2. No date by which sale is to close.Builders need flexibility to time the closing on the sale of a new home. On the one hand, builders generally like to close as soon as possible to, among other things, avoid accruing interest on their construction loans. On the other hand, delays can occur which may be beyond the control of the builder. Yet, you will need to make many plans based upon an expected closing date. Among other things, you may need to sell an existing home, terminate a lease, hire movers, or lock in interest rates. While it may not be reasonable to designate a specific closing date, contracts should “bound” a closing date by picking a date before which the buyer will not be expected to close and a later date before which a seller must close.A provision setting a closing from a builder’s oriented form might read as follows: “At least three days prior to closing, Seller shall notify Purchaser that the Residence will be completed in compliance with this Agreement and that the closing will take place at a specified time and place.” This type of language requires the purchaser to close upon three days’ notice while giving the builder an indefinite period to complete the house. (This latter feature renders the phrase “time is of the essence” in the default provisions almost useless for a purchaser.) These problems are often compounded by provisions allowing the seller to provide the title commitment to purchaser as late as the closing date and the need to work out a “punch list” identifying the “minor” items to be fixed or completed after closing.

As a buyer facing these potential problems, you would need to negotiate solutions contemplating that you may lose a sale of your existing home, forfeit deposits paid to movers, or pay for two moves, temporary storage fees, and hotel rooms. The fact that the title company and closer have a much greater incentive to please the builder over the home buyer further stacks the odds against you.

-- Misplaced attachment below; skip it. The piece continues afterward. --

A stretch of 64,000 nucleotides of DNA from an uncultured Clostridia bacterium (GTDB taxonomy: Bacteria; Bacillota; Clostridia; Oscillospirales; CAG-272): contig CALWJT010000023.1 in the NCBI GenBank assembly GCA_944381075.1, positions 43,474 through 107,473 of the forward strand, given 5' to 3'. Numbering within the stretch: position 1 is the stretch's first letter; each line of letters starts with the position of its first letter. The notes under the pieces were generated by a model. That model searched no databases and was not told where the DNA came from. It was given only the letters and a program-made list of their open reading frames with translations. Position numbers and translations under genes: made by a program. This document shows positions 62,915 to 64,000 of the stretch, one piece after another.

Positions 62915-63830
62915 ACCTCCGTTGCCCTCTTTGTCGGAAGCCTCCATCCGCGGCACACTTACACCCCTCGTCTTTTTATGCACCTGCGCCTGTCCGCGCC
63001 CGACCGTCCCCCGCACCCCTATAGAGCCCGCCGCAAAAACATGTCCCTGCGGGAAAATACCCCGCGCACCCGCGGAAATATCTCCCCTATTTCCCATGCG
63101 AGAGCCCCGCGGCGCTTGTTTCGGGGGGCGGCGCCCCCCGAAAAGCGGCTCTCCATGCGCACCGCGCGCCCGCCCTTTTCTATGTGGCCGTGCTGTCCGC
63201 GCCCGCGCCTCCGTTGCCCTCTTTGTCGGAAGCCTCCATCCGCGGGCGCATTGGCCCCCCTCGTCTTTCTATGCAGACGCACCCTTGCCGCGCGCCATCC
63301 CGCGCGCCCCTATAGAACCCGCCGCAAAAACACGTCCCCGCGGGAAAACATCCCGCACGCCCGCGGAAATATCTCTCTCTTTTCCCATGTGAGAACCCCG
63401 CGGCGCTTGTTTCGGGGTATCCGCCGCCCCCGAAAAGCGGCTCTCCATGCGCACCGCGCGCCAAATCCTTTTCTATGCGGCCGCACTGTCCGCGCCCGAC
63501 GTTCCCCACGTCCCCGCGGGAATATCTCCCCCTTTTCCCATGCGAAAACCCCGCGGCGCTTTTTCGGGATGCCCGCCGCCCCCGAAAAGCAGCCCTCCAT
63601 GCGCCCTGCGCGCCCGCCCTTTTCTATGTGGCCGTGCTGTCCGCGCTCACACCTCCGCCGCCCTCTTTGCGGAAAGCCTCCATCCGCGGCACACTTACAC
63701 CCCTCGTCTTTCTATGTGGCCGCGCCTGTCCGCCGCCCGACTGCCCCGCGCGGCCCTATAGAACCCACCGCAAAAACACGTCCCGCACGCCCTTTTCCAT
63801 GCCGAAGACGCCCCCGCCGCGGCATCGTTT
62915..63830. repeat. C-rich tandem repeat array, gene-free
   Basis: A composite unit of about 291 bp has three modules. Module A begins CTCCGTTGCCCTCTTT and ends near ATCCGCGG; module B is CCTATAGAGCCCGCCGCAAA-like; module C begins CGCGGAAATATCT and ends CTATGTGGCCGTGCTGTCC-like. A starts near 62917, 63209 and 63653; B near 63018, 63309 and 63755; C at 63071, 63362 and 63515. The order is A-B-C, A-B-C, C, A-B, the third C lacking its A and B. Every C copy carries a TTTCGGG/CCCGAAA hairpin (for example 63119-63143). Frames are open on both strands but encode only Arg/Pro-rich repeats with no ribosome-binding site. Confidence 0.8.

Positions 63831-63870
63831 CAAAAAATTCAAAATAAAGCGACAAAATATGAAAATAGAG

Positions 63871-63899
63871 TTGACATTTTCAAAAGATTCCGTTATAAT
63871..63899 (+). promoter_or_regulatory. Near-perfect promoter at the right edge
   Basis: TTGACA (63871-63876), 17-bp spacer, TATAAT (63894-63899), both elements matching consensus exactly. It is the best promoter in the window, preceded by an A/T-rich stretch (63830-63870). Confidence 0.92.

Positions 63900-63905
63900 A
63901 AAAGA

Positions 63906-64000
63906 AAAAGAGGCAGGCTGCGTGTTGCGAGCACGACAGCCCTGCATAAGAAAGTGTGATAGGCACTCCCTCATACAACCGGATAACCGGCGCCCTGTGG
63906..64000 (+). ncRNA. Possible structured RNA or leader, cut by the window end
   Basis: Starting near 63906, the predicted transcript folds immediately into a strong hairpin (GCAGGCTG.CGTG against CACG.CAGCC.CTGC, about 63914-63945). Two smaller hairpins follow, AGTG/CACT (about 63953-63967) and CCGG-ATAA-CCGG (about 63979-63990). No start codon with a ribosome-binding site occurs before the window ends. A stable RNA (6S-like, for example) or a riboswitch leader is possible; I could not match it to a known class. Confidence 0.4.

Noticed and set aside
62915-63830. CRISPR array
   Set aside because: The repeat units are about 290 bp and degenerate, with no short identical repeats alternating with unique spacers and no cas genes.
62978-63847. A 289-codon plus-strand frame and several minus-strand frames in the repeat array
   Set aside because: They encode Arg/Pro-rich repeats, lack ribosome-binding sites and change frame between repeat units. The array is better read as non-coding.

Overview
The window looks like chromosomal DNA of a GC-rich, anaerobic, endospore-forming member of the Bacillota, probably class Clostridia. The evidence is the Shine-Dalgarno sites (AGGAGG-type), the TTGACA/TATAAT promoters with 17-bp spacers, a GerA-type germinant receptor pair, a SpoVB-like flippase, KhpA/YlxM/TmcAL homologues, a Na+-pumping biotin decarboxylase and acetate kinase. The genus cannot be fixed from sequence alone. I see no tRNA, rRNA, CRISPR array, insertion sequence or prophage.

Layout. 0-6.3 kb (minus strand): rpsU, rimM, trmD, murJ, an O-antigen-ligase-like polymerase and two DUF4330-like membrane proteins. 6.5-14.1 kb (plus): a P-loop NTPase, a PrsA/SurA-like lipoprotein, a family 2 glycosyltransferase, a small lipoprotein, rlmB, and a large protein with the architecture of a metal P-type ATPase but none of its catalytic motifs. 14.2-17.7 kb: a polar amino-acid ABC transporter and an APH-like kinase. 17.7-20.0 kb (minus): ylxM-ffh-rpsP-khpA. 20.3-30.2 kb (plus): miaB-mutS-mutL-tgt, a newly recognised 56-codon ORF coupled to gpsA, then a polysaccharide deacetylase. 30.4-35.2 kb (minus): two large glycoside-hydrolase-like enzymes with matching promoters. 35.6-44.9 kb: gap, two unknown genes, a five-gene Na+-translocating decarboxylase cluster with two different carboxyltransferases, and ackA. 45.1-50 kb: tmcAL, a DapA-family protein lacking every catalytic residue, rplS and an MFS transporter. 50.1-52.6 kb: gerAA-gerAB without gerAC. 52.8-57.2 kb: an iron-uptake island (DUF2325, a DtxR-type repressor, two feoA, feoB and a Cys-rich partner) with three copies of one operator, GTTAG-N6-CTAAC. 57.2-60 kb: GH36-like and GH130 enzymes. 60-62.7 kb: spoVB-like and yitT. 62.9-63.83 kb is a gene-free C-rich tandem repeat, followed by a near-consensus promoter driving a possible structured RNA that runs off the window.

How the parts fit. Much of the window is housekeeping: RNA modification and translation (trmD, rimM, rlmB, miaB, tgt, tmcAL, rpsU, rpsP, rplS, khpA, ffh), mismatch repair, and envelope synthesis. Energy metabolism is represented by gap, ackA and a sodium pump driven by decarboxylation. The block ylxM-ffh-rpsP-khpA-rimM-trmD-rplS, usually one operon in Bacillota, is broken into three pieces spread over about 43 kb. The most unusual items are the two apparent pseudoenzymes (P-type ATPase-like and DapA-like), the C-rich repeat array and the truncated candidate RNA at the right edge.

While the solutions are not always simple, it has been found that reputable builders are willing to sign contracts addressing the above concerns.

A version of this article appeared in the Colorado REALTOR® News, the monthly publication of the Colorado Association of REALTORS®.

 

Jon Goodman is a shareholder with Frascona, Joiner, Goodman and Greenstein, P.C., a Colorado law firm. His practice areas include Real Estate,Brokerage Law, Contracts, Land Use, Leasing, Real Estate Title, Association Law, Business Law, and Finance. Contact Jon Goodman.

Disclaimer — Content is general information only. Information is not provided as advice for a specific matter, nor does its publication create an attorney-client relationship. Laws vary from one state to another. For legal advice on a specific matter, consult an attorney.

JONATHAN A. GOODMAN